TV shows on the air tonight include Charlie’s Angels, Diff’rent Strokes, and Hello Larry. Steve Martin sits in for Johnny on The Tonight Show; his guest is Andy Kaufman. Iggy Pop plays Armadillo World Headquarters in Austin. In the UK, Peter Gabriel plays Exeter University and Joy Division plays High Wycombe. The Joy Division show will be released in 2007 as part of the two-disc reissue of Still. In the early-morning hours, after a night of partying, a friend puts Bon Scott of AC/DC into his car to sleep it off. Returning later in the day, the friend finds Scott lifeless. At a hospital, Scott is pronounced DOA.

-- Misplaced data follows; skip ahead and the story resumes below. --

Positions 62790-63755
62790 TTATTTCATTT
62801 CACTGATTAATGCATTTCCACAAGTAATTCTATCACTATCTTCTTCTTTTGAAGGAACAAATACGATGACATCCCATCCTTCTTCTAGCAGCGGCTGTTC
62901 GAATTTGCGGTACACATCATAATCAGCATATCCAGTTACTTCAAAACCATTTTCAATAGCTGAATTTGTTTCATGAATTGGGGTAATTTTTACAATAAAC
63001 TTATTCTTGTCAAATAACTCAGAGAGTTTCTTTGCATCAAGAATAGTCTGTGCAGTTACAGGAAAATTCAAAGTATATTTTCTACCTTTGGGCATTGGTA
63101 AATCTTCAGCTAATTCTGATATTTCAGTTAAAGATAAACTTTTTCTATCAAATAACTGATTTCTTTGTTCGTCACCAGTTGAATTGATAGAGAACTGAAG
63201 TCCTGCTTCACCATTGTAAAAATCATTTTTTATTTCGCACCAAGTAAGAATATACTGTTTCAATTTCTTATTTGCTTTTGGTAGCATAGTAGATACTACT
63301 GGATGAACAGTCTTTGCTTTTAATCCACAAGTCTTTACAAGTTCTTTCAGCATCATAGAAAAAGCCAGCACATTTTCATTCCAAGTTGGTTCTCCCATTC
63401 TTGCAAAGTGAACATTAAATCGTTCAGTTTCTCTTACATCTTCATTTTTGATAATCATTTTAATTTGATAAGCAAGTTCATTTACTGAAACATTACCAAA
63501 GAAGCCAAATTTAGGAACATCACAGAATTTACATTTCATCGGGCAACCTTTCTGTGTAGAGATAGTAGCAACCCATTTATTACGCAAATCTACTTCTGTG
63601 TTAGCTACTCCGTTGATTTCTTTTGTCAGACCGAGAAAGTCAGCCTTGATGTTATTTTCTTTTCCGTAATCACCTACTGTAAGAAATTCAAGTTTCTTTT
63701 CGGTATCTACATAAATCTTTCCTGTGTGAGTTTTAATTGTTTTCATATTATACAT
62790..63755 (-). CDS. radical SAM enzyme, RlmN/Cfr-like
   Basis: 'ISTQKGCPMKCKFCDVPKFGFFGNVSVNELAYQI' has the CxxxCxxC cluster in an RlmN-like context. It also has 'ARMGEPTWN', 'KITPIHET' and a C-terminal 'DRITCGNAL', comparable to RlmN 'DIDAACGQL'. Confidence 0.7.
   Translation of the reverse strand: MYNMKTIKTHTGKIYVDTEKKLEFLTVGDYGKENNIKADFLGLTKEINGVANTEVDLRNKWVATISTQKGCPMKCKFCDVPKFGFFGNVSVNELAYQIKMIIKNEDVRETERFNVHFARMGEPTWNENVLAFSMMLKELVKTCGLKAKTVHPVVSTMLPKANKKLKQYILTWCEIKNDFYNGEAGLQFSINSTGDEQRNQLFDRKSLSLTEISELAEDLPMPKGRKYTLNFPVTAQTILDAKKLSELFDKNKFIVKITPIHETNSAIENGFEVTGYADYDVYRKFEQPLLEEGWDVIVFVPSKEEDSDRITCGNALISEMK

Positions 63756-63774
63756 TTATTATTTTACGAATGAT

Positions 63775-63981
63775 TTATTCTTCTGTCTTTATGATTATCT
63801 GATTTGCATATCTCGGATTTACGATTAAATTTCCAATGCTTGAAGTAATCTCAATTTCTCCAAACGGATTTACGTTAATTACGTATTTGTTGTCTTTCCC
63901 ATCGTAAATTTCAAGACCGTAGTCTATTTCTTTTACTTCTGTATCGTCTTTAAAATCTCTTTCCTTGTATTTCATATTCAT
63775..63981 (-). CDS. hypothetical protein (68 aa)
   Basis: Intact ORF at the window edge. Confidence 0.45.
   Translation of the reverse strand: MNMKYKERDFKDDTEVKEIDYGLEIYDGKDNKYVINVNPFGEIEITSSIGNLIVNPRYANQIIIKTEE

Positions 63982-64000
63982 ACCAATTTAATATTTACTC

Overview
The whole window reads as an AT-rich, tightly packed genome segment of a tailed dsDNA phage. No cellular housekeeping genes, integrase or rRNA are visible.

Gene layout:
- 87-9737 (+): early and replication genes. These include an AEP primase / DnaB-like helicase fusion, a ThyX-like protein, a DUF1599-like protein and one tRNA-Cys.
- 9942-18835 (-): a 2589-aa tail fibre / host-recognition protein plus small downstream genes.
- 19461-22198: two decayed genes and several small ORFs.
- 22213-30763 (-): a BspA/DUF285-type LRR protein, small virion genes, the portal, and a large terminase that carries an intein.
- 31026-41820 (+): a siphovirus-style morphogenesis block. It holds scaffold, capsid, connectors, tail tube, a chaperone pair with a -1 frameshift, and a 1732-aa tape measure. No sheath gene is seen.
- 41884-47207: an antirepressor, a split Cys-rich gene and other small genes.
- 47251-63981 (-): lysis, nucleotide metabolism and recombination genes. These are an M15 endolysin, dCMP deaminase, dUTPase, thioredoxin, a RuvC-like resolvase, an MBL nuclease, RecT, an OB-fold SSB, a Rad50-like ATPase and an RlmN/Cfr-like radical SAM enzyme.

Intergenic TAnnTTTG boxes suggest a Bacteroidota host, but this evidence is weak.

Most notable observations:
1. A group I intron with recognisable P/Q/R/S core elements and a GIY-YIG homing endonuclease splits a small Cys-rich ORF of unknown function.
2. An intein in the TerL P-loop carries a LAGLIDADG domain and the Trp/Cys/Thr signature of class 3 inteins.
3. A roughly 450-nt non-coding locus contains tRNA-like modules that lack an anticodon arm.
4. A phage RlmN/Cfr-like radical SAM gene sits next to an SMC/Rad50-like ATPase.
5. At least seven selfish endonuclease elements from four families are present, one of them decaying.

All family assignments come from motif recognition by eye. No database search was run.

On the Billboard Hot 100 that will come out this weekend, “Crazy Little Thing Called Love” by Queen will take over the #1 spot from the Captain and Tennille’s “Do That to Me One More Time.” Several significant rock bands are in the Top 40 apart from Queen: Fleetwood Mac (“Sara” at #10), Pink Floyd (“Another Brick in the Wall” at #15), Led Zeppelin (“Fool in the Rain” at #21), Tom Petty and the Heartbreakers (“Refugee” at #23 and “Don’t Do Me Like That” at #26), and the Eagles (“The Long Run” at #27). A couple of pop acts who haven’t scored major hits since 1971 are back on the radio as well: the Dirt Band’s “An American Dream” is at #14, and “Three Times in Love” by Tommy James is at #38. At a small college town in Wisconsin, a longtime Tommy James fan is glad about that.

January 20, 1988: Coke in the Morning

(Pictured: George Harrison,Yoko Ono, Ringo Starr, Julian Lennon, and Sean Lennon at the induction of the Beatles into the Rock and Roll Hall of Fame.)